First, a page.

News and information for our Members, Moorers and Friends
Beyond The Stank
The Dudley No. 2 Canal is currently navigable from Parkhead, near Netherton, to the concrete dam or ‘stank' just past the slipway at Hawne Basin, Halesowen. ‘Beyond The Stank' is some five miles of abandoned waterway which, at one time, connected with the Worcester – Birmingham Canal at Selly Oak.
The chequered history of the No. 2 line:
• Begun in 1793 when an Act of Parliament received the Royal Assent of George III “to make a navigable canal from the Dudley (No. 1 line) at Parkhead to the junction at Selly Oak “ – a distance of 10⅞ miles.
• In 1798 the whole line was opened to through traffic.
• On 19 th April 1803 Lord Lyttleton of Hagley Hall sold his land, now occupied by the ‘injurious canal', from Coombeswood to the West Portal of Lapal Tunnel- some 25 acres - to the proprietors of the Dudley Company for the sum of £1247.00.
• 1846 saw the Dudley Company amalgamated with the Birmingham Canal Navigations (BCN).
• During 1948 many canals including the BCN were nationalised and placed under the control of the British Transport Commission (BTC).
• A deed was signed on 15 th November 1954 and the Dudley Canal, from Heywood Bridge, Mucklow Hill, as far as the West Portal of Lapal Tunnel, was sold by the BTC to The Borough of Halesowen. The Borough opened this ‘rural section' for pleasure boating on 16 th August 1955.
• 1962 saw the British Waterways Board (BWB) set up, taking over from the BTC in 1963.
• 1963 : Dudley No. 2 Canal formally abandoned, under a British Transport Act, from Heywood Bridge, Halesowen to the Selly Oak Junction – a distance of some 5⅓ miles.
• 1964 : Presentation by BWB to the then Minister Of Transport – the Rt. Hon. Ernest Marples MP - of an interim report entitled The Future of the Waterways . At that time Mr Marples was involved with Marples-Ridgeway Construction, builders of motorways and developers of Industrial Units. In the Report the remaining section of the No.2 Canal, from Hawne Basin to Windmill End, was designated as a ‘water supply channel only'. 1964 also saw the closure of the Halesowen to Longbridge Railway, enabling the construction of the M5 motorway and the A456 Link Road to be completed without the need for rail and canal accommodation bridges.
• On 5th June 1967 Stewarts & Lloyds ceased sending their steel tube products by narrow boat to the rail interchange at Hawne Basin. However, Walter Somers continued to use the railway for delivery of steel ingots until September 1969. The railway from Old Hill to Halesowen and the canal basin loop line was closed from 1 st October 1969.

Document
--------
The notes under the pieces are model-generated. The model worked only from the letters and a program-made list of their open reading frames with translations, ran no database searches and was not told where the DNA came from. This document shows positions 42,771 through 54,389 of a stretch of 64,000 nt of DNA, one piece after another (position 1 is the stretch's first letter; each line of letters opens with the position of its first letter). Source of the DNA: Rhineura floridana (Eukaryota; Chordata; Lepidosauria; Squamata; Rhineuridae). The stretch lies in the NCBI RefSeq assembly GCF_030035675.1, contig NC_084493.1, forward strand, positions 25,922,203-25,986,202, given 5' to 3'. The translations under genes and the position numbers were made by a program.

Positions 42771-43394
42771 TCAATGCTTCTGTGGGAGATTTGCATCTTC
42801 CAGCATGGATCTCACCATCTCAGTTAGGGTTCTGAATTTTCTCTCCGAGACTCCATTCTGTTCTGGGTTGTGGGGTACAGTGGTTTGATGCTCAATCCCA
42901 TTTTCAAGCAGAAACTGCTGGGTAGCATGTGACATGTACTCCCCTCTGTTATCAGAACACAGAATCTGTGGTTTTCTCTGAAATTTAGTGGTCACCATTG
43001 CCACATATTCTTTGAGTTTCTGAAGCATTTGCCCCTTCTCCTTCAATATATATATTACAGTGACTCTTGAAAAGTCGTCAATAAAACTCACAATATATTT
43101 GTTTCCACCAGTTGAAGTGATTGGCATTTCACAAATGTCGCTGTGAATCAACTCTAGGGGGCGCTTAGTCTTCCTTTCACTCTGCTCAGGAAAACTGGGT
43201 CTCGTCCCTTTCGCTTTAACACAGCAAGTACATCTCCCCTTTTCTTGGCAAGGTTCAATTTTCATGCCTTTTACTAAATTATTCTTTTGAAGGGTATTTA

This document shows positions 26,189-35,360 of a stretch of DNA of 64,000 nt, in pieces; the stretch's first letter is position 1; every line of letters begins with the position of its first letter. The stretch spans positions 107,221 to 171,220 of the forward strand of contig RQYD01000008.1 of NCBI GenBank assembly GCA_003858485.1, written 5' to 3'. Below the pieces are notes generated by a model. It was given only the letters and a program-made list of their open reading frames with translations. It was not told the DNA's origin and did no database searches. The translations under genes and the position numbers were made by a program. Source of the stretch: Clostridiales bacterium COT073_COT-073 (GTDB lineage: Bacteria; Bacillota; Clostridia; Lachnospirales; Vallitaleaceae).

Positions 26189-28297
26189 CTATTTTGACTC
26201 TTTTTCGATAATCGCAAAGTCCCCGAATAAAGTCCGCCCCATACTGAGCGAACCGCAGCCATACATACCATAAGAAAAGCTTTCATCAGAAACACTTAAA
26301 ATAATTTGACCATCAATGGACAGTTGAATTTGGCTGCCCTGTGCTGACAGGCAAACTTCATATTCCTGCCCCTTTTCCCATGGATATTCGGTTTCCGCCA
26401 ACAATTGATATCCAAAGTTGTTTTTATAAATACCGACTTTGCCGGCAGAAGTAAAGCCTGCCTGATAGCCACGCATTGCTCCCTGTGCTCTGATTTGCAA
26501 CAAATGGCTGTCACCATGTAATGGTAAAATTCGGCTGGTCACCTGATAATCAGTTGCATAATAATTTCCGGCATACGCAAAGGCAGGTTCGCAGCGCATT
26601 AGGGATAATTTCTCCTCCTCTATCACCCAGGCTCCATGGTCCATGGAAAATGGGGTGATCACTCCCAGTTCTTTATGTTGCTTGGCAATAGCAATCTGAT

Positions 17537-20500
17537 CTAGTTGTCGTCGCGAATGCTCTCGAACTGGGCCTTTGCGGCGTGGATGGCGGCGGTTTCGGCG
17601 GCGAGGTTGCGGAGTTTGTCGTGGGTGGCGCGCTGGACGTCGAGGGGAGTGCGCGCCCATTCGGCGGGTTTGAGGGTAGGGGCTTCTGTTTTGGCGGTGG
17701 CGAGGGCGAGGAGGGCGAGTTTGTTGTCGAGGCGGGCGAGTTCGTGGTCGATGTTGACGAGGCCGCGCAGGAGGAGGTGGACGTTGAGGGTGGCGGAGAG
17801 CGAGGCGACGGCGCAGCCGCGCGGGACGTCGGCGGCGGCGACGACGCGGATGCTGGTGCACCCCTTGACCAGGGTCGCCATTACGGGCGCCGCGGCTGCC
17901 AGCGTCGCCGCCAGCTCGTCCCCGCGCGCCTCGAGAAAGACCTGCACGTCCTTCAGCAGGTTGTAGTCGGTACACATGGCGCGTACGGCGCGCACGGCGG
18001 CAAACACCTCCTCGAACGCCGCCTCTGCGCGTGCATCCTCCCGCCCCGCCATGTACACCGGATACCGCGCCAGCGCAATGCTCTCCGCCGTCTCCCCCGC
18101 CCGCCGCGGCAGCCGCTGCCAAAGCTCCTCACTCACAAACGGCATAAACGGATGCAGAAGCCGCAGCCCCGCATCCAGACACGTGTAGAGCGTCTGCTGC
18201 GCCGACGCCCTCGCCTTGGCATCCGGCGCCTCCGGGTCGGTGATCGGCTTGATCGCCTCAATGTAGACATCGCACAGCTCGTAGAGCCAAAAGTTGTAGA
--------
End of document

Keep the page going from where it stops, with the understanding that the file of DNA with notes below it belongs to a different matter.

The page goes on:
Of course we all live, hopefully, in more enlightened times and canal restoration is becoming more realistic and recognised for its advantages. With this in mind, to further the Objects of the Coombeswood Canal Trust, and as an innovative way forward, members of the present Governing Council have been in recent – and successful – discussions with CRT to lease some 100 linear metres of unused canal which lies Beyond The Stank.
The aims are to fully restore this section to navigable standard and then, at some time in the future, to connect up with the partially-restored section in Leasowes Park, some 220 metres further on.
The lease is currently (May 2015) being prepared by CRT's solicitors. However, even when this is signed and complete there will be vast amounts of preparatory work and fund-raising to be carried out before any work can commence on site.
As access is restricted at the moment you can view ‘beyond the stank' via these 1991 photographs, which were taken during a ‘clean up'. This was a joint work party between Coombeswood Canal Trust and the Halesowen Abbey Trust. A crane was provided by a local firm and skips by Dudley Council, all free of charge.
Coombeswood Canal Trust, a Company limited by Guarantee